Design can seem sometimes to be a rather rarefied profession, a pastime for those who have the luxury of dealing in fiction rather than reality. Art itself may be dismissed as a distraction when there are more pressing matters to contend with. In a world that is so treacherous for so many, we could easily conclude that there is no time for art at all. I have found myself searching for justification for the thousands of hours I have spent in dark theatres, tweaking light levels or audio fades, finessing a video mask or a series of fly cues. I ask myself, as I attempt to reconcile a somewhat arcane craft with the drama outside the playhouse: In a world in which human beings are hurting, does it matter whether the reverb tails out to silence before the channel is muted? Does it matter whether the downstage drop clears before the front-of-house units are added to the wash? Does it matter whether the cut of the mother’s evening gown is authentic to the period?

No. Of course it doesn’t.

And yes.

We define ourselves, our society, and our values by the stories that we choose to tell and the artistry with which we tell them. We need the theatre to challenge us, to open our eyes, to bring us together, to celebrate that within us which is worth celebrating, to reveal the parts of us that we are more comfortable forgetting. If that does not matter, what does? When the world has forgotten what counts, getting these things right is more important than ever.

The theatre is a human institution: it belongs only to us humans, and it belongs to all of us. Those who do not treasure it and nurture it are susceptible to forgetting who they are and what they believe in. When we have lost our way, when we feel that we cannot go on, we need the theatre to tell us that we are not alone. In William Saroyan’s play The Beautiful People, Jonah’s daughter Agnes finds herself newly full of love for a stranger, and her love cries out to be shared. Jonah says, “You needn’t tell me, Saint. Tell the night. Tell the little children who aren’t sure and the old people who’ve forgotten.” That is what we do. That is what theatre is for.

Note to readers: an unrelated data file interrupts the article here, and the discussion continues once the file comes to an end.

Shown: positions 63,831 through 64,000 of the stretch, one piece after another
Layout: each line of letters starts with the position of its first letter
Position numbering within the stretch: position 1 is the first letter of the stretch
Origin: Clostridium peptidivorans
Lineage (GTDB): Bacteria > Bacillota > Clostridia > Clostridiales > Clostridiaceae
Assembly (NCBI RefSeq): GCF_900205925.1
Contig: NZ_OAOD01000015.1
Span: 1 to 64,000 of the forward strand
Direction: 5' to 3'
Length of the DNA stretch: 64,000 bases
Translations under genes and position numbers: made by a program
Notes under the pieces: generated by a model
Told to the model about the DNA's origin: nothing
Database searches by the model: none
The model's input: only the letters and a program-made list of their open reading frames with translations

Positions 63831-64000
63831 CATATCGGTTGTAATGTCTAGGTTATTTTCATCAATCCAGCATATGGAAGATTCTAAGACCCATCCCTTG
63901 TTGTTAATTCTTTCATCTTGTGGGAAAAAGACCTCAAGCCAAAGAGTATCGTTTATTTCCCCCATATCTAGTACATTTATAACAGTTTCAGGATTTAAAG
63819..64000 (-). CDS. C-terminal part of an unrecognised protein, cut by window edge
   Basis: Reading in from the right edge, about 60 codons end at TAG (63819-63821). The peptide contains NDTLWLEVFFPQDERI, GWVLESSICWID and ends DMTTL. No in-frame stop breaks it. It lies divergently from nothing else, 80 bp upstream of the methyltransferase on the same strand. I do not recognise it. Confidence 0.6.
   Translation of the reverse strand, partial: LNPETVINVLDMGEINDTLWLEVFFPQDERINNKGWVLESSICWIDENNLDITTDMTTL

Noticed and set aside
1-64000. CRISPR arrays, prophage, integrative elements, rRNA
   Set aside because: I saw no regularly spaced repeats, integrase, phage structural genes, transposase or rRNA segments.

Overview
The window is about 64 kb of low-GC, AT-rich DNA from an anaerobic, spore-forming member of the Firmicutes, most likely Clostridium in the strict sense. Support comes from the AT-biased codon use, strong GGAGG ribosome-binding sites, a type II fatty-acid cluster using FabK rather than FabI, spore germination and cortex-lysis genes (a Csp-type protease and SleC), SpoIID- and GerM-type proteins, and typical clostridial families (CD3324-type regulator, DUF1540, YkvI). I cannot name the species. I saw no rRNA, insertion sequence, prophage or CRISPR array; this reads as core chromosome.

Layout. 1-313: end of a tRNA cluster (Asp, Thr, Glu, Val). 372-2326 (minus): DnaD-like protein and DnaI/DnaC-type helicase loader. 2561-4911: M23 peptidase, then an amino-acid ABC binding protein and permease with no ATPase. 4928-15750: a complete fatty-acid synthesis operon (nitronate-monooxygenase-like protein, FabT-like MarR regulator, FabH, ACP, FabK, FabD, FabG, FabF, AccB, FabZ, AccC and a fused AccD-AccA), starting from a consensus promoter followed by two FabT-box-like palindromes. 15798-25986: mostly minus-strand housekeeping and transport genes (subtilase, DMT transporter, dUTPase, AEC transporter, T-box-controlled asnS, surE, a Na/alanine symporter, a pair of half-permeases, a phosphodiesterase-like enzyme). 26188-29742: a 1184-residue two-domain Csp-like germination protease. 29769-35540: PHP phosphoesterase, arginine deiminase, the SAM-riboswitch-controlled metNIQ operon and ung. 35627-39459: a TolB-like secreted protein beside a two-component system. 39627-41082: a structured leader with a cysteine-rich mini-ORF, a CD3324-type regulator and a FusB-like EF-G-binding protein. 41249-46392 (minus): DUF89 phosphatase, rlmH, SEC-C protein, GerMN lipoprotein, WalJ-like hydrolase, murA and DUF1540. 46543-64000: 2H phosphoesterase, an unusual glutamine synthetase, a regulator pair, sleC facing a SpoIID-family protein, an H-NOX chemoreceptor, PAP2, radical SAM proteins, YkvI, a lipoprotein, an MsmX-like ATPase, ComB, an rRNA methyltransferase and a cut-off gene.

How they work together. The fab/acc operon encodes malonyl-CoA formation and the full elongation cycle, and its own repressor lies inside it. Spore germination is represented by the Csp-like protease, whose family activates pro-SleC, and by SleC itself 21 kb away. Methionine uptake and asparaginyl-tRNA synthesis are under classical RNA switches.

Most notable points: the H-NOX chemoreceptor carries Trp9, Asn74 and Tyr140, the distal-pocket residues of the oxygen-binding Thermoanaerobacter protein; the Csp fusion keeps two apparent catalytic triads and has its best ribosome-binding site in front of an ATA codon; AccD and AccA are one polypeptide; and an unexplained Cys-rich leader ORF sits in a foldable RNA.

Our tools are simple, almost crude. Wood and fabric, music and light. Even after thousands of years of development and transformation, theatre itself retains its primeval dependence on live actors and real communal gathering. In spite of its age and the modesty of its means, the form is as potent as it ever was, and we still, as designers, have the power to create images of arresting beauty. There is meaning in a beam of light slicing through the dark. There is meaning in the musical cycle of dissonance and resolution. There is meaning in the palpable silence that envelops a riveted crowd when we have been brought closer to something real. That meaning stays with us, a little bit of fire in our bones, when we leave behind the lights of the theatre and walk into the night.

Perhaps the final word on the subject should go to the folk singer Phil Ochs, who knew more than most people about making art when the world was hurting:
you must protest you must protest
it is your diamond duty
ah but in such an ugly time the true protest is beauty

Theatrical design, like theatre itself, is a calling. It calls us to make meaning in an ugly world. If we have any hope of succeeding, we must hang on to our dream of beauty. It is our guidepost and our lantern. It is the reason for everything we are. “Hold fast to dreams,” said Langston Hughes. Indeed, as theatre-makers have known since the days of ghosts and gods, there is nothing else worth holding fast to.

[end of excerpt]




1. House to half: A beginning
2. Design for theatre: Why we attend theatre; why we make theatre; why we design theatre
3. The concept: How designers make meaning
4. Acts of creation: Navigating art, craft, and trade in the theatre
5. Guiding principles and practical advice: Nine hints for theatrical designers
6. On magic and mechanics: A theatrical designer’s spell-book
7. The limits of design: Two lessons in humility
8. What it takes: A character analysis of the designer
9. Curtain call: An ending


A designer’s library


Standby is nothing short of groundbreaking, with inspiring and practical insights given at every turn. Joshua Langman has achieved something extraordinary: he shows us step by step how mastering the technical craft of theatrical design is merely the beginning—the real work lives inside an open invitation to create magic on the stage. As Langman explains: ‘Designers are poets masquerading as mechanics.’ After reading Standby, it is impossible to see this sacred calling as anything less.”—Amanda Gronich, dramaturg, The Laramie Project

“Langman’s very readable schematic approach to design is a valuable tool for young designers learning how to approach the form.”—Beowulf Boritt, Tony Award–winning Broadway scenic designer
“Langman dives into theatrical design with a surgeon’s level of precision, dissecting all of the steps of the process and laying out a virtual road map from conception to completion. Any literary arsenal of texts on design will greatly benefit from its inclusion.”—Cory Pattak, creator of in 1: the podcast